Unanimity is achieved when the full group apparently consents to a decision. It has disadvantages insofar as further disagreement, improvements or better ideas then remain hidden, but effectively ends the debate moving it to an implementation phase. Some consider all unanimity a form of groupthink, and some experts [5] propose “coding systems…for detecting the illusion of unanimity symptom.” In Consensus is not Unanimity, consensus practitioner and activist leader Starhawk wrote:
    Many people think of consensus as simply an extended voting method in which every one must cast their votes the same way. Since unanimity of this kind only rarely occurs in groups with more than one member, groups that try to use this kind of process usually end up being either extremely frustrated or coercive. Either decisions are never made (leading to the demise of the group, its conversion into a social group that does not accomplish any tasks), they are made covertly, or some group or individual dominates the rest. Sometimes a majority dominates, sometimes a minority, sometimes an individual who employs “the block”. But no matter how it is done, it is NOT consensus. [6]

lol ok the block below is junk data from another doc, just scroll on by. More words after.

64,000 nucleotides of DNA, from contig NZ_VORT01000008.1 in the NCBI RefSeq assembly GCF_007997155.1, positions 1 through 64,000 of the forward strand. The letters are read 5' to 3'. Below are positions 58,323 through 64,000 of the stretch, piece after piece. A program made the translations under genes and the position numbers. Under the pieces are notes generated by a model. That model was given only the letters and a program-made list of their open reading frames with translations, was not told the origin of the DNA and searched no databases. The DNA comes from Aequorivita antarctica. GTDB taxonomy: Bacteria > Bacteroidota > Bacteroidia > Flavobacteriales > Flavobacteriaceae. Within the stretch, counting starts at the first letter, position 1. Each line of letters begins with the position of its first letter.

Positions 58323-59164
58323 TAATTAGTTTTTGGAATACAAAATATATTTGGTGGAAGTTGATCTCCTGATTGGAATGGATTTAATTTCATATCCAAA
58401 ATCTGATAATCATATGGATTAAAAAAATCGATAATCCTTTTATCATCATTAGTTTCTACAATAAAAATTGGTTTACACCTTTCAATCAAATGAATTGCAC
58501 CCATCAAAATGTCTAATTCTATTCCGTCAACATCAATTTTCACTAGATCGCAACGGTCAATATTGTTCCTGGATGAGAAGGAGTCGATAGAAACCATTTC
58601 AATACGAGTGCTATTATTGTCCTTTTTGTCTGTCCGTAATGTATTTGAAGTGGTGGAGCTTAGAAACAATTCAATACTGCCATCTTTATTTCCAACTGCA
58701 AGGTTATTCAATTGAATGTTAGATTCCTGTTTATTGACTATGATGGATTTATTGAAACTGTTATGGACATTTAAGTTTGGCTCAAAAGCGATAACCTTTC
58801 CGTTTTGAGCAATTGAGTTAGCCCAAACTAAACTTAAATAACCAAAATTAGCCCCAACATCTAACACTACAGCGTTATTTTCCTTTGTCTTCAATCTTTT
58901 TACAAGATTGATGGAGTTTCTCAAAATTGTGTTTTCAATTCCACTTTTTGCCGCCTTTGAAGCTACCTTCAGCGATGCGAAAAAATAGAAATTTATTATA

The confusion between unanimity and consensus, in other words, usually causes consensus decision-making to fail and the group will then either revert to majority or supermajority rule or disband.
    Most robust models of consensus exclude uniformly unanimous decisions and require at least documentation of minority concerns. Some state clearly that unanimity is not consensus but rather evidence of intimidation, lack of imagination, lack of courage, failure to include all voices, or deliberate exclusion of the contrary views.